1) Most light bulbs today are specified by lumen output. This is measured by placing the lightbulb in an integrating sphere which reflects all of the light output onto a sensor. However, in use, the user is sometimes only interested in the light output over a specific area, like a worktable. This is measured in lux, the intensity of light that hits an area. One lux is defined as the intensity of one lumen measured one meter away over one meter squared (m^2) area. Using Pi in the equation, what is the conversion equation between lumen and lux at a distance r from the lightbulb?
2) How many lux are there on a table one meter wide by one meter long which is illuminated by a 840 lumen lightbulb which is one meter away from the lightbulb?
3) How many lux are there on a table one meter wide by one meter long which is illuminated by a 840 lumen lightbulb which is 1.75 meters away from the lightbulb?
4) If a safety officer says that the illumination of a worktable must be 538 lux, but it is currently measured at 269 lux, how much closer does the lighting need to be to the worktable?
5) If the illumination of a worktable must be 538 lux, but it is currently measured at 54 lux, design a single lens system to increase the lighting to at least 538 lux.
6) If the illumination must be 538 lux, but it is currently 54 lux, and illumination is additive, how many more light bulbs would be needed to increase the lighting to at least 538 lux?
7) What eight year old computer system has sold over 30 million computers?
February marked the start of video production for part two of the Universe of Instrumentation – a program highlighting tools (instruments) used by electrical engineers.
Better measurement technology leads to better technology in general:
The Edison Tech Center’s learning program entitled Universe of Instrumentation was first started in 2015 with help from the IEEE Circuits and Systems Society. The program allows young people to learn about how we measure electricity, time, light energy and other basics. These basics are the building blocks of all technology as better ways of measuring things leads to better technology. The program audience consists of tech-minded young people and features interviews with engineers as well as talks on historical instruments.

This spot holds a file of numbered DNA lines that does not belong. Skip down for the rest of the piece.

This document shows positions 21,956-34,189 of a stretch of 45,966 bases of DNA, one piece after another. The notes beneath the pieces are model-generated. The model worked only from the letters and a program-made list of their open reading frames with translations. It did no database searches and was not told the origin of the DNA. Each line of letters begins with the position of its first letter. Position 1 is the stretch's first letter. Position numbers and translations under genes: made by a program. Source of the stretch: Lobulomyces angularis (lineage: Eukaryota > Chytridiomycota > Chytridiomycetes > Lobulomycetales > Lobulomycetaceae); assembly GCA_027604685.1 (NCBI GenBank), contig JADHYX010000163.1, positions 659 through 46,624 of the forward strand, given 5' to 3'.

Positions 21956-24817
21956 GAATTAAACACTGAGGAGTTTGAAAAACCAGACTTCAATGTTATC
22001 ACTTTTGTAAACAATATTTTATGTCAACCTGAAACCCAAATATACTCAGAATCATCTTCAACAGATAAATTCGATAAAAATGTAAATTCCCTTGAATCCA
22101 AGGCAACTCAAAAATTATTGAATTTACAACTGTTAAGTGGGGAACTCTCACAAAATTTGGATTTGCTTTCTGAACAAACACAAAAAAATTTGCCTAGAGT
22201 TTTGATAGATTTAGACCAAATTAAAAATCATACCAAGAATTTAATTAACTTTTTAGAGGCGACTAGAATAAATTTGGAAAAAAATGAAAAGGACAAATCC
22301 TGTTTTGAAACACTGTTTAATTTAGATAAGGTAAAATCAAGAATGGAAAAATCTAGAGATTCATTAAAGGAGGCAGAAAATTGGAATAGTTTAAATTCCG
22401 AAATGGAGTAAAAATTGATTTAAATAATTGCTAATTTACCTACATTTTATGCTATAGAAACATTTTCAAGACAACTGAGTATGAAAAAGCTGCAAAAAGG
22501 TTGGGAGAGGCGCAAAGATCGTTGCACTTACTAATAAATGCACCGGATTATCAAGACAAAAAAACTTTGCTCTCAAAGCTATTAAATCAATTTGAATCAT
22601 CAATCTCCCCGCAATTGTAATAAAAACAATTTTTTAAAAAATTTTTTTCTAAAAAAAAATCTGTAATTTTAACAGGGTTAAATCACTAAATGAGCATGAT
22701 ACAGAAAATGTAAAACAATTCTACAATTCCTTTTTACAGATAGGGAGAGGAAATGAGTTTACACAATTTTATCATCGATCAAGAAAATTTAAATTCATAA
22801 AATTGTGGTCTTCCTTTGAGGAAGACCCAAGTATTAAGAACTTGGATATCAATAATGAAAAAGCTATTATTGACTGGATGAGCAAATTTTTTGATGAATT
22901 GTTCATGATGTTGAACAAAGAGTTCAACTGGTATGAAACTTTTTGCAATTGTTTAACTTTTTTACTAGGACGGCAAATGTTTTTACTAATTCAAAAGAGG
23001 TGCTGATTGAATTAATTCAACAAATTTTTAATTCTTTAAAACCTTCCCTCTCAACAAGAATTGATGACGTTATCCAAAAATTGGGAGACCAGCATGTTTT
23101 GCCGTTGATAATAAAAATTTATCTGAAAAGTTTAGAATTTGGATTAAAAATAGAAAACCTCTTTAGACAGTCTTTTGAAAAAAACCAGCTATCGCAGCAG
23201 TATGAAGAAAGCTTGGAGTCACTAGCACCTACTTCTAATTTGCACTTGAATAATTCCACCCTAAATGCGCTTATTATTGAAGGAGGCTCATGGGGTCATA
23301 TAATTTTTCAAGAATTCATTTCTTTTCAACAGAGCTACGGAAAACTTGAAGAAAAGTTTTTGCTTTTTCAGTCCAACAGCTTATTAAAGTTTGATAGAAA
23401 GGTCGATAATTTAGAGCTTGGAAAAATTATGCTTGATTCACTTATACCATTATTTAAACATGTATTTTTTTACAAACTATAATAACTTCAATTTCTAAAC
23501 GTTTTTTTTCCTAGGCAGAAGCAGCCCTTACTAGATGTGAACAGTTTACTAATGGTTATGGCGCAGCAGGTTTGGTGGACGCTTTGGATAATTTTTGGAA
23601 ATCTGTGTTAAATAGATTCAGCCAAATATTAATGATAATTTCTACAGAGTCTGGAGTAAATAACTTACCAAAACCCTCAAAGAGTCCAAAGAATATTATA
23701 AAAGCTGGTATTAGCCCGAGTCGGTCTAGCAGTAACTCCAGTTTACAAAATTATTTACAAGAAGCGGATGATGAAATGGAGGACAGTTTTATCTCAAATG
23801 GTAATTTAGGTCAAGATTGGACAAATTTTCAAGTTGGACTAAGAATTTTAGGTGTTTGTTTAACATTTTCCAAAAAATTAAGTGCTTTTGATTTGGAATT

In alignment with the Edison Tech Center’s overall goal, the program promotes an understanding of the full continuum of electrical technology from the 1840s to today.
Corporate and Government participation:
We’d like to thank the following corporations for allowing us access to experts in various fields:
National Institute of Standards and Technology
Time measurement in Unit II
For computers, phones, GPS and other technology we need to establish standards of timing. Whether its measuring wavelengths of star light or having computers communicate precise time measurement is needed. So where is the “clock” in your electronics? We examine a cross-section of devices and talk about how crystals, optics, mechanical devices, and atomic clocks keep time.
In unit one we covered how electricity is measured, and in unit two you will see how time measurement was combined with electric meters to make AC power possible.
Reaching our audience:
The Universe of Instrumentation project has reached over 95,000 people since we released unit one, now we look to expand our videos and written web content in unit two.
The Edison Tech Center has moved to the Gazette building in Schenectady from its former location on North Broadway (2001-2019).
Online reach has exceeded our walk-in visitors since the online programs began in 2007. Our niche audience of just a few million are spread out across the US and globe, so when it came time to scale down and keep overhead lower we moved to a location that is better suited for long-term operation. The Edison Tech Center and its tens of thousands of technological artifacts are still in use for video productions and research projects.
Digital Reach of the Edison Tech Center
The organization as of February 2020 has over 71,000 video subscribers and 13 million views in the online video distribution network. Our two websites reach tens of thousands of students and engineers each month through more than 200 pages on technology history. Our main website EdisonTechCenter.org is undergoing updates so some information on our organization may be out of date. EdisonTC.org is our news and blog page as well as home of certain programs such as the Universe of Instrumentation.
Theater organs in the early 20th century came at a fascinating crossroads of technology when electricity was combined with centuries old pneumatic technology. The result was the last great mechanized orchestras before vacuum tubes, high quality sound recording and electronics replaced actual instruments. “Goldie” in Proctors is a grand example of a working large theater organ. Retired GE engineers Carl and Frank Hackert have put in untold hours keeping Goldie working. Choosing engineering for your career has not just the potential to lead to a satisfying career, but also the potential to allow you to do amazing things with your hobbies and passions, assisting non-profits in everything from organs to, building schools for the poor, to sailboat restoration. A lifetime of experience in materials, electronics and systems thinking is a great asset to any non-profit. In this case #Schenectady engineers have been active with the American Theater Organ Society and local efforts to keep a monument to history alive.